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Gentle Giant - Free Hand CD (album) cover


Gentle Giant


Eclectic Prog

4.30 | 1725 ratings

From, the ultimate progressive rock music website

5 stars Okay, Okay, this is definitely a masterpiece of Gentle Giant's. I had a hard time deciding this for a while, but after listening to it for months, it has grown on me to the point of absolute listening pleasure with every song, and after analyzing the album itself, it is certainly another one of the genius creations of the genius band Gentle Giant, second only to In a Glass House of the band's albums I have listened to for so far (I still have yet to get Octopus). Indeed, there isn't an album by Gentle Giant I have heard yet that I wouldn't consider excellent, and this one is by far more than excellent, it's a desert island album for me. I actually received the 35th Anniversary edition album for Christmas a few months ago after asking for it from my sister, and I already knew the album quite well after my progger friend Justin let me borrow it on vinyl. It took quite a while for it to catch on to me, but I soon discovered that it accomplishes so much in its musicality, and it absolutely baffles me as a musician that other musicians can be so infinitely talented, and I am quite humbled as a multi-instrumentalist myself. Enough of my fanboyishness, on with the music.

Just the Same serves as a great opener, starting off the album just the sort of way you'd expected the band to - the snapping of fingers. The vocal lines and other melody lines are all catchy, keyboard is wonderful, especially in the middle when it serves as an atmospheric element. A classic Gentle Giant song, fun, energetic, jazzy, almost something you could dance to. The ending is great too!

On Reflection is among one of my favorite songs ever, and along with In a Glass House, my favorite Gentle Giant song. Almost the entire song is in rounds, meaning one part would start with a first melody, then that part would move to a second melody while a new part comes in with the first melody, then a third melody with the first part, the second with the second part, and the first with a new third part, and so on. Thus you end up with several melodies, at least four or five, going at once, and it sounds quite wonderfully complex. This idea is started off in the song with all vocals, and then all come together after the series of rounds singing all around! All a round! All a round! All a round! The song is all a round all around!!! Genius! pretty soon the round is done with the instruments themselves. I just love this song.

Free Hand, the album title track, is a bit more straight forward than the previous, really rocking out, in a very eclectic sense, as usual with the band. It is probably the catchiest song on the album, again almost something you could dance to. Another classic Gentle Giant song, energetic, and a bit heavier than most of their previous songs. I find it interesting how the piano starts of the song with a quite minor sounding pattern but the song overall sounds so happy and playful. It definitely gets more that way in the middle of the song, than builds back up to the rocking chorus. the drums do an awesome fill and BAM! Back into the chorus! It's just great!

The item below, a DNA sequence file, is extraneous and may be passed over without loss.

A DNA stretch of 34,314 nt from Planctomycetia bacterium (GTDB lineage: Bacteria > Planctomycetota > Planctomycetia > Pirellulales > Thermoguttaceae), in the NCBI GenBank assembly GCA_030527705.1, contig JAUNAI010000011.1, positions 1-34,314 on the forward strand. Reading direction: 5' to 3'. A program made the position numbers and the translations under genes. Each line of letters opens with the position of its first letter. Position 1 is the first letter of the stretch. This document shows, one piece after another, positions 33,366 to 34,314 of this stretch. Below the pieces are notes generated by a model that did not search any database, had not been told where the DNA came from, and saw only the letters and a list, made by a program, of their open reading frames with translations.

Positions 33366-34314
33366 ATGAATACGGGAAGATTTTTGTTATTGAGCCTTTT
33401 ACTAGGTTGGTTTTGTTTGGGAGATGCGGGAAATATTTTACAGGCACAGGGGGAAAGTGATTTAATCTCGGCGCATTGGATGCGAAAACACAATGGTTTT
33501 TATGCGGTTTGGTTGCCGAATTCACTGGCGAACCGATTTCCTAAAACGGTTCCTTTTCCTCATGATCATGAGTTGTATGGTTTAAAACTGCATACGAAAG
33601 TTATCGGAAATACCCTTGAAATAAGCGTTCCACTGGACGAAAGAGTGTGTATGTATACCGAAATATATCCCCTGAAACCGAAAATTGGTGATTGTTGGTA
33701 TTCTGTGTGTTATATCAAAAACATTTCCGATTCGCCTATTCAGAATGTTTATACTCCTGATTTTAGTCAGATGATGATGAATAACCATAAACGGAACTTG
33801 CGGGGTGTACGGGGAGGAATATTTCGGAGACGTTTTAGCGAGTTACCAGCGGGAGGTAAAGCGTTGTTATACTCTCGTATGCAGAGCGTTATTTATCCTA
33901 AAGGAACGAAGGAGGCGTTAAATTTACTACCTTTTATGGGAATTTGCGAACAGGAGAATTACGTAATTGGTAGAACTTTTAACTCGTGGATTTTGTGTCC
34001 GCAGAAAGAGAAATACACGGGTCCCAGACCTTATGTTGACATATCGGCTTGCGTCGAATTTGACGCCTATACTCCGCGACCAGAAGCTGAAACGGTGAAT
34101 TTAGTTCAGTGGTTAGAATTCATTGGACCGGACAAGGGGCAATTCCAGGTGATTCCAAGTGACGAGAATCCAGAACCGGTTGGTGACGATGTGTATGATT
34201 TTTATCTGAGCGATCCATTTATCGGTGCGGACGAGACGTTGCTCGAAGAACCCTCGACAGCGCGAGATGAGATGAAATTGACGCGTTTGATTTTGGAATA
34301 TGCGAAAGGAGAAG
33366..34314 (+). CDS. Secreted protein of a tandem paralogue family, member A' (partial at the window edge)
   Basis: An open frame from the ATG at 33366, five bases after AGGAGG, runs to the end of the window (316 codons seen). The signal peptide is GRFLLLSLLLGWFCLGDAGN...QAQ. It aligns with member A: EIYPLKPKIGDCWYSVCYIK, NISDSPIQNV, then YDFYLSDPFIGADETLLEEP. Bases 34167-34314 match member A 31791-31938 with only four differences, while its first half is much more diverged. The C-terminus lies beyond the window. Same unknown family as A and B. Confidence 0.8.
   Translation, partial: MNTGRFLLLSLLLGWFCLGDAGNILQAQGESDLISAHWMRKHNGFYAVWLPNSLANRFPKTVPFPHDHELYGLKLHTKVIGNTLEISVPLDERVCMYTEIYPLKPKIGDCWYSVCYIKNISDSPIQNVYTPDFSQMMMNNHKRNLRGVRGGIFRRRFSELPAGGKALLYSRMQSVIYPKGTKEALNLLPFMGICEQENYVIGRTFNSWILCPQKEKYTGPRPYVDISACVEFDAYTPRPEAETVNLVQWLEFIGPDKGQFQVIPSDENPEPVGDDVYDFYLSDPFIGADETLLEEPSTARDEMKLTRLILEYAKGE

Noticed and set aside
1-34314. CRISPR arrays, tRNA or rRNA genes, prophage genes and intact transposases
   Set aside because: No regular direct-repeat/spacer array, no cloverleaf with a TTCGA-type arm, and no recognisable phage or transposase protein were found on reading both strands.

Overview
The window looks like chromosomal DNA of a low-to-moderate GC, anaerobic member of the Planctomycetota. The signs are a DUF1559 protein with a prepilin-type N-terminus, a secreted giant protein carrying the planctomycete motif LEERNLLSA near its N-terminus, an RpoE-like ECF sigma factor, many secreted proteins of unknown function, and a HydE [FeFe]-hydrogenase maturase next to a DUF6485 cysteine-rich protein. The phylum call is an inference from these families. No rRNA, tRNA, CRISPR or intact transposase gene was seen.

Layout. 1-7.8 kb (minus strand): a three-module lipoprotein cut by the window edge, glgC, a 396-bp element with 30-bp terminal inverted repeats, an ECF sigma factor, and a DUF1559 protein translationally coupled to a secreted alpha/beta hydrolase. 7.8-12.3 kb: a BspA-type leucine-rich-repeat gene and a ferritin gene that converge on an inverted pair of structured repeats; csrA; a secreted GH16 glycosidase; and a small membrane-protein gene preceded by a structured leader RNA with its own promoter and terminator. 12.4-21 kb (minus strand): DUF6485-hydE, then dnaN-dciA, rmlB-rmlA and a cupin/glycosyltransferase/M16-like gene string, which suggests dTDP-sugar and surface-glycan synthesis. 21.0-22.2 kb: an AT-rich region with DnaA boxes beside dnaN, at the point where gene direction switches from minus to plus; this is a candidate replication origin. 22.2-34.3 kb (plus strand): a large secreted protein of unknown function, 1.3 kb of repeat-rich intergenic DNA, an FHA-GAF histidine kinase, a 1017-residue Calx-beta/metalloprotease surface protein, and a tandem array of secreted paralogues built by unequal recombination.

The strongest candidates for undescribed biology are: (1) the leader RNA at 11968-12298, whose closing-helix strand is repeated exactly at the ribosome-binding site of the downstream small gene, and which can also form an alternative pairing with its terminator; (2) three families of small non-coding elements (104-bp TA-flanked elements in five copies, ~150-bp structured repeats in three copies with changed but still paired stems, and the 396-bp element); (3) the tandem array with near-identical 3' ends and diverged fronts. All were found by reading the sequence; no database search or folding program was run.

Killing the Time is a bit weirder sounding than the previous few, but again has that great classic Gentle Giant sound, with the use of different sorts of instruments at different times doing different sort of rhythms and melodies and harmonies. I love how in this song they can go from using two instruments to using all of them in the same two measures and make it flow so nicely, more than many bands, even progressive, do with an entire song.

His Last Voyage is a bit of a break from the intensity of the rest of the album, being much softer, almost sort of solemn yet not... I'm quite how to describe the mood, but it perfectly musically portrays the lyrics, of an apparently old man's last voyage to the sees. The band accomplishes a unique atmosphere in the song, quite nice and calm. I especially love the effects of the reverberation with the vocal tracks and guitar, and the steadiness in the middle section of the song.

Talybont is another on of those wonderful little two minute tid-bits that you love on great album, like Madrigal on A Farewell to Kings or Reunion on In a Glass House. In this case it is an instrumental with wonderful folk sounding wind instruments and harpsichord, and sharp guitar with an echo on almost every note. Once again, a ground breaking song that accomplishes so much musicality in such a small amount of time.

Mobile, the closing song of the album, is one of those common on masterpieces where they don't do much for the album, but nor do they take anything away from the album, and is a great song in its own right. Quite catchy melodies and to me a bit reminiscent of In a Glass House (the song).

All in all, a ground breaking album, one of Gentle Giant's best received albums, as well as being one of their heaviest and most musically active, almost in a bit of an in your face way. I only wish I could have grown up in this period instead of in my musically desolate generation. An absolute masterpiece by one of the most talented groups of musical geniuses that ever existed!

Draith | 5/5 |


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